|Diagnosis||Inversial duplication 10q24.33-26.3 and duplication 15q26.3|
|Parents||Simone Schubert and Dominique Schmitt|
|monenews [at] web [dot] de|
The first concern began when after the 20th week of my pregnancy with her, she was constantly too small on the ultrasound. We were thoroughly checked but everything seemed ok. Although we knew that some kind of syndrome could be the reason for her growth retardation, the high stress level at my work seemed to be the much more reasonable explanation and since she grew steadily, we didn’t worry too much.
Camilla was born twelve days overdue with a light but normal weight and size (50cm = 19.7 inch and 3 kg = 6.6 pound). The birth was quick and relatively easy, she breathed right afterwards and did not need any medical help. Although she was so late, she looked like she was born early, not much: just like one or two weeks.
Her looks were not alarming (she was not especially pretty either, but we didn’t see that of course!). She had some red hair just like her older brother and – what we thought – swollen eyes. The only thing everyone thought to be remarkable were her very long, thin feet. In one check the doctors noticed a heart murmur, which was diagnosed as two small VSD, not to be worried but checked later. We went home from the hospital very happily after three days.
In the following two weeks we were congratulation ourselves constantly to our easygoing, relaxed and quiet child. Camilla nearly never screamed or cried, she slept most of the day and almost all night. She took her time in breastfeeding, but that was ok.
It was my mother, a physical therapist, who tipped us off and we started to wonder if Camilla’s eyes, her feet and her behavior were “normal”. We hoped to be calmed down at the regular check at the pediatrician – but the opposite happened. The diagnosis of a down syndrome was written in Camilla’s file. Although this turned out to be a strange coincidental mix-up of files, we were even more alarmed and demanded a genetic test.
One week later, the first results came out: No classical trisomy but some extra material on chromosome 10. First we were relieved until I searched the internet and found this website here. In an instant, I simply knew that partial trisomy 10q is exactly what Camilla has. I saw pictures of children (including Jess!) who resemble her more than her brother does. But we had to go through another eight weeks of waiting, first of the results of our own blood tests and later for the results of the array-test. (Which, by the way, showed another, very small duplication on chromosome 15 – what this might mean, especially in combination with the partial trisomy, is a mystery.).
During those long weeks were days of hope and days of despair, the worst being those when she would not look at me, not get into any contact except for skin-contact, which she obviously enjoyed very much. Her brother had been the opposite – very eager for interaction from his first day – so waiting for her first smile was the hardest test so long. But she did smile with eight weeks and her social interaction has intensified ever since.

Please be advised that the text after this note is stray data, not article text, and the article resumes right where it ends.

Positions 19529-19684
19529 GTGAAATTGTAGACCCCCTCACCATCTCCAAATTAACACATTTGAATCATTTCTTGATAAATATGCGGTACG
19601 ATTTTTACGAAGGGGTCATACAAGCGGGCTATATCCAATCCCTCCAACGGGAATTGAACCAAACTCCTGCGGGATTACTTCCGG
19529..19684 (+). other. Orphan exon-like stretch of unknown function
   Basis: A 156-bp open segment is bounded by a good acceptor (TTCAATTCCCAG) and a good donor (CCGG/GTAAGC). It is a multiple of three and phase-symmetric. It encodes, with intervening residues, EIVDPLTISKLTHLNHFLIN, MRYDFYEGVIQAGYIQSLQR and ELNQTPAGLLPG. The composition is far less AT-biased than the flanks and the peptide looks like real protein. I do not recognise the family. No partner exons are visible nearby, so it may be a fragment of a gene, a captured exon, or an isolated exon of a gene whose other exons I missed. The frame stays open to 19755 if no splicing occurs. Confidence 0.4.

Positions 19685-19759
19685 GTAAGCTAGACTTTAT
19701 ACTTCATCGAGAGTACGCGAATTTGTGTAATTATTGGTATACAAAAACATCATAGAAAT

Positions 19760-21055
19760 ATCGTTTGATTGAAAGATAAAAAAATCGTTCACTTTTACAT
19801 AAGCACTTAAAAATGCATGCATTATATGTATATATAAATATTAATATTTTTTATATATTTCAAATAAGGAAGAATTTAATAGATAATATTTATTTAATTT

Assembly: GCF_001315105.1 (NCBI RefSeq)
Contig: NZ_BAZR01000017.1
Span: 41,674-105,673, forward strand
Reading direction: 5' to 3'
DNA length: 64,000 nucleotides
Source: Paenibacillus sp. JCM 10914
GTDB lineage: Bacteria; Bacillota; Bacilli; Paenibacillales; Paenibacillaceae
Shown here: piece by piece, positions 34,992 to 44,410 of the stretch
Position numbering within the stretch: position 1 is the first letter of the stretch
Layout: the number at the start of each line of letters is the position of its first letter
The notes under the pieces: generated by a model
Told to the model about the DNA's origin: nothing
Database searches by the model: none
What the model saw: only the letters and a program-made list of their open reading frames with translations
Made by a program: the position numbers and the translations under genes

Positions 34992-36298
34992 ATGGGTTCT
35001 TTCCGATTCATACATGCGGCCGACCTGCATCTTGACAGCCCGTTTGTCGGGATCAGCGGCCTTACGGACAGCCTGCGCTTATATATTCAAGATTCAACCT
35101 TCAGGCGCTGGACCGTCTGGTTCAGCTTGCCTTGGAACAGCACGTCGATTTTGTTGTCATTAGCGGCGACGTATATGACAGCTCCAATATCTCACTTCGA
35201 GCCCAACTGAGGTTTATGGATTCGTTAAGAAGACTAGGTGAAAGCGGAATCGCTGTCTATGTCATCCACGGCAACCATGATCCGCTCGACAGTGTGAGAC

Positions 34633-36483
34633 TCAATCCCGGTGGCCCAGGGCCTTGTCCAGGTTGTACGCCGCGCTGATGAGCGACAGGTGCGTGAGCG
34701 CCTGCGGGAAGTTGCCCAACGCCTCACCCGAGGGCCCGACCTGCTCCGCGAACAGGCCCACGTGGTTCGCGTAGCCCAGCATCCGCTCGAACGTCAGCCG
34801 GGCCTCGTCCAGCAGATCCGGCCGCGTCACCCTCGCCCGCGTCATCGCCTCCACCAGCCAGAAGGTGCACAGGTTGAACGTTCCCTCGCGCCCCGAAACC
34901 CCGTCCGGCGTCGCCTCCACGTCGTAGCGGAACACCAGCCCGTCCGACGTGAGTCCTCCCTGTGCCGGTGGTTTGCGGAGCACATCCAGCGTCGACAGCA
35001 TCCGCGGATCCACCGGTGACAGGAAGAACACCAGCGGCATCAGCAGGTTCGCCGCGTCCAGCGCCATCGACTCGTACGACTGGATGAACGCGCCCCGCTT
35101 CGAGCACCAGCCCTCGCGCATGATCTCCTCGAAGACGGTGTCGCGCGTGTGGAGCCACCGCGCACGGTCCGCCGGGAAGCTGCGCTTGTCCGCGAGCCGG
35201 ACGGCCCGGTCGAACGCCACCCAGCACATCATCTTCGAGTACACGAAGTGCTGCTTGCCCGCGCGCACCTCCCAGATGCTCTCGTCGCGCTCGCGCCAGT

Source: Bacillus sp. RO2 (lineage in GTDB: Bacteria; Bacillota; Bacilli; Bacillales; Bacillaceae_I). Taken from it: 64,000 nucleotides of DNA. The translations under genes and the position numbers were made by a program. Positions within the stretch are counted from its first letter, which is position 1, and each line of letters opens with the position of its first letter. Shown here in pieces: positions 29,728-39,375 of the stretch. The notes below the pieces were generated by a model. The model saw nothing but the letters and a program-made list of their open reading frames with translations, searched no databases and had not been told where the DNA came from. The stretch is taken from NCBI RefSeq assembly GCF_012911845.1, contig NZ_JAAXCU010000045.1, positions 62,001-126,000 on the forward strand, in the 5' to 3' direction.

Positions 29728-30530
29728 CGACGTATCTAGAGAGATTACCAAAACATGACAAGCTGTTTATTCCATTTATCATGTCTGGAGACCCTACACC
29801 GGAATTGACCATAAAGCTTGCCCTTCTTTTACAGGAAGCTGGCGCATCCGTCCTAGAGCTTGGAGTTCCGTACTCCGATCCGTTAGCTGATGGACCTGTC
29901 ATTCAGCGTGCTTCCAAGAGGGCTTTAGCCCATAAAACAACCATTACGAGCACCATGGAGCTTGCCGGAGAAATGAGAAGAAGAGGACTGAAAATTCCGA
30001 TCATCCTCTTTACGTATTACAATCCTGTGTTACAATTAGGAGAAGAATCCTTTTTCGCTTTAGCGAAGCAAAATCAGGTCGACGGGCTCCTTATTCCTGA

We started physical therapy (the methods of Bobath and Castillo Morales) very early since she had an extreme asymmetrical posture and definitely a low tonus. From what we see, she reacts very well on this kind of furthering and makes progresses by the week.
What we can say at this moment, is that Camilla is a very sweet, good natured and quiet child. She loves the contact to the people around her (laying on their arm and “talking” with them very animatedly and persistently) and she loves toys hanging above her head. She turns for things, light and lately for voices, she is starting to grip things, moving them to her mouth. She puts her feet in her mouth and has just achieved to roll over onto her belly. So far she is just like any child her age. But she has difficulties holding her pacifier although she loves it and her biggest weakness so far is her tonus in her back. She just started to hold her head up.
Physically, she looks slightly different than other kids. She is always estimated younger than she is (she still appears more like a newborn than a baby) and her looks haven’t changed much during the last weeks. She is growing very fast in length (12 cm within 12 weeks), gaining weight a bit more slowly (1.8 kg within 12 weeks), so she is kind of slender. Her toes and also her fingers are very long and slender too (which looks funny at her feet and pretty at her hands). Her eyes are fully open, but she has epicanthic folds. Her VSD has closed and ultrasound has not shown any kidney anomalies. Her voice is not very loud and there were times when she sounded a bit like a kitten.
Now that we know of her partial trisomy, we can see her for what she is: a lovely child blessed with a sweet calmness – which is a quality that our family lacked before Camilla’s arrival. We openly told all our friends, colleagues and relatives about her syndrome and have received the most touching and caring reactions one can imagine and wish for. For now we can say that Camilla is of course not the daughter we once imagined, but she definitely makes our live very rich with love.